LaVerdiere, Eugene. "Chapter Seven: The Breaking of the Bread: The Eucharist in the Acts of the Apostles."The Eucharist in the New Testament and the Early Church. Collegeville, Minnesota: The Liturgical Press (Pueblo), 1996, 96-111.
LaVerdiere considers Luke and Acts to be a unified work in two volumes, composed with an expectation that the volumes would be read together in such a way that they would be seen as interdependent (LaVerdiere 1996, 97). Luke's writing style shows him to be an historian, steeped in culture and other events, particularly of the earlier Christian period.
While Luke's Gospel account portrays the origin of eucharist, the account of Acts tracks the development of eucharist (LaVerdiere 1996, 98). This is done, however, not through narratives of meals, but "through summaries of life in the primitive community, community assemblies, apostolic discourses, missionary experiences, and community decisions affecting the Church as it grew and became more diversified" (LaVerdiere 1996, 98).
LaVerdiere sees this eucharistic theme in Acts signalled by the mention of Jesus eating with the disciples before his ascension, then continued as the Christians continue in communal life, including breaking bread (LaVerdiere 1996, 99). These activities, like eating food, are related to sustaining life and growing. breaking bread, i.e., dining, is closely related to the ongoing theme of inclusion of both Jews and Gentiles in the body of Christ (LaVerdiere 1996, 100). The use of meals with Jesus and his disciples, then the actions of the community together serve to depict a growth of relationship which oculd withstand various trials.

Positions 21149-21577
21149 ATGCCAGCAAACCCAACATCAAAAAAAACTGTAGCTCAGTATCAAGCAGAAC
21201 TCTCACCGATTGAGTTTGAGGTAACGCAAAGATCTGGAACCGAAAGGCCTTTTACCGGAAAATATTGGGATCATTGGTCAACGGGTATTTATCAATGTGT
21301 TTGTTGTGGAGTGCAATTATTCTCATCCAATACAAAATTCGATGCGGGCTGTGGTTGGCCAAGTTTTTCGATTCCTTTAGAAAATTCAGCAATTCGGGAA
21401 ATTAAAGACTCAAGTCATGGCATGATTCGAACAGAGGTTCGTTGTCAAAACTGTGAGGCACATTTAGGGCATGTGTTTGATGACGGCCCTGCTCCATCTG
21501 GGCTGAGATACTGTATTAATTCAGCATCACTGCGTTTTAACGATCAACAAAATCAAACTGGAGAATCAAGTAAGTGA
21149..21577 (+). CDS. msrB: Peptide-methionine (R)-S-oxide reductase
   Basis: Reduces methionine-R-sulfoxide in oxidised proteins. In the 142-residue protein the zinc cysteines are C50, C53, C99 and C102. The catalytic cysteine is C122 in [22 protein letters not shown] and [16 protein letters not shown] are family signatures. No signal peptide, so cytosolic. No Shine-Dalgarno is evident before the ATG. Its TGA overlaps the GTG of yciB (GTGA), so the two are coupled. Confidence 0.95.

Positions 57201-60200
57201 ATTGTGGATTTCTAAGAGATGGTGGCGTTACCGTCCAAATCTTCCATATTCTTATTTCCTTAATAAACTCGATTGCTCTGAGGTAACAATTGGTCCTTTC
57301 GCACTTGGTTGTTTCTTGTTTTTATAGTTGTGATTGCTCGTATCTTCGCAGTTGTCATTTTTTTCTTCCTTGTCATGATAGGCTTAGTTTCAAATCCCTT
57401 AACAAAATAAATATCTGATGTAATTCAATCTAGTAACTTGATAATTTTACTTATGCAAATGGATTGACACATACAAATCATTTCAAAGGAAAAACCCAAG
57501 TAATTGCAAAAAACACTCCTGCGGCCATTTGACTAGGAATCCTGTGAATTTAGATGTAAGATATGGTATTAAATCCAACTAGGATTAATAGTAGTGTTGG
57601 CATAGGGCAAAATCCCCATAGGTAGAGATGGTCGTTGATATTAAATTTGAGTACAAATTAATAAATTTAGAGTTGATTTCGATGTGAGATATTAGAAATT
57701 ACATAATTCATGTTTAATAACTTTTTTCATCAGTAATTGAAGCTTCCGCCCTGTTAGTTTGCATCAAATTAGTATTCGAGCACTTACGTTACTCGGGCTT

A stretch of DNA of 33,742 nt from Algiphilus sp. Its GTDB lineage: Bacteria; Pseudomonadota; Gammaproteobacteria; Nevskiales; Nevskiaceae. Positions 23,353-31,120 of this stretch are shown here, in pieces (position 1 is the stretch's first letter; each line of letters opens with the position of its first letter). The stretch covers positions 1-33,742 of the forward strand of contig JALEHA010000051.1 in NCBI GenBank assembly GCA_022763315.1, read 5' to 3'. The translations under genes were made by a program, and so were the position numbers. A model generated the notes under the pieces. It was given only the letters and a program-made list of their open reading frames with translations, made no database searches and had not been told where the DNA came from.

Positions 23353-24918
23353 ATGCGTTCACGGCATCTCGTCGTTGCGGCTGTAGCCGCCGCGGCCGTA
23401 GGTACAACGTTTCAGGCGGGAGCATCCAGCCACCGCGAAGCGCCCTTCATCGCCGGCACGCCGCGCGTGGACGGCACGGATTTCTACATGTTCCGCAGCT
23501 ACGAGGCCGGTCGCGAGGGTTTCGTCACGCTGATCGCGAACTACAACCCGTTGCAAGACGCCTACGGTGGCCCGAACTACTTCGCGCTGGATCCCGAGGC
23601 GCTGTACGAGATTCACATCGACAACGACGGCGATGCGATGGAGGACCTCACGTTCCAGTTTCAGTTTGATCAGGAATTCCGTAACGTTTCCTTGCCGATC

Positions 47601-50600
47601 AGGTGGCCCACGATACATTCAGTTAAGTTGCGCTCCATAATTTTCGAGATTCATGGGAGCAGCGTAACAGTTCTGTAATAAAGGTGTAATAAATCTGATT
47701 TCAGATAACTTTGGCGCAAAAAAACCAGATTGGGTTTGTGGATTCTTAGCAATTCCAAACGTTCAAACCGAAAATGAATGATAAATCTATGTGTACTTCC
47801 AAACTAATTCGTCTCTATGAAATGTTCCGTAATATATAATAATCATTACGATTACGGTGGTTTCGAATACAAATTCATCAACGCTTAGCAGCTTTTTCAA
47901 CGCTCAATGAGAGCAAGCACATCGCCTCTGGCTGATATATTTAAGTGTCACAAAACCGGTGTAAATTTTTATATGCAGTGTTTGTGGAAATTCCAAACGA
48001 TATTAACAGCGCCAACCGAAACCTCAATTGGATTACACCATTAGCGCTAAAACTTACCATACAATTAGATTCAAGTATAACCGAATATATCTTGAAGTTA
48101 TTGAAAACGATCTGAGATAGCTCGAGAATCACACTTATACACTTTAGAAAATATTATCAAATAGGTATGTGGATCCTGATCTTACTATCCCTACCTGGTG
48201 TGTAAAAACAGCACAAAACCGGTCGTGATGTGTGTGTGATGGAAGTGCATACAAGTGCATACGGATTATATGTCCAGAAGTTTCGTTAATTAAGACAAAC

LaVerdiere tracks some of the trials which arose in early Christian circles, particularly as the Church spread from being essentially Jewish to including more Gentile believers (LaVerdiere 1996, 105). The growth involved language and cultural diversity, which provoked some level of conflict, evidenced in Acts 6:1-7. By resolving the dispute over distributing food, the apostles were free to devote themselves to prayer, their primary work (LaVerdiere 1996, 106).
The next wave of growth, from Antioch to the Aegean world, was a matter of purposeful missionary work. This involved a good deal of cooperation among different leaders and groups (LaVerdiere 1996, 107).
As we approach the end of Acts, LaVerdiere notes a journey o Paul to Rome by way of Jerusalem. He considers this as a parallel to Jesus' journey to the passion and resurrection by way of Jerusalem. In these moves, salvation is brought to the world community, pictured by the Roman Empire (LaVerdiere 1996, 108). The eucharistic image is especially present in Paul's journey when, as there is an impending shipwreck, they pray, break bread, and then survive the loss of the ship.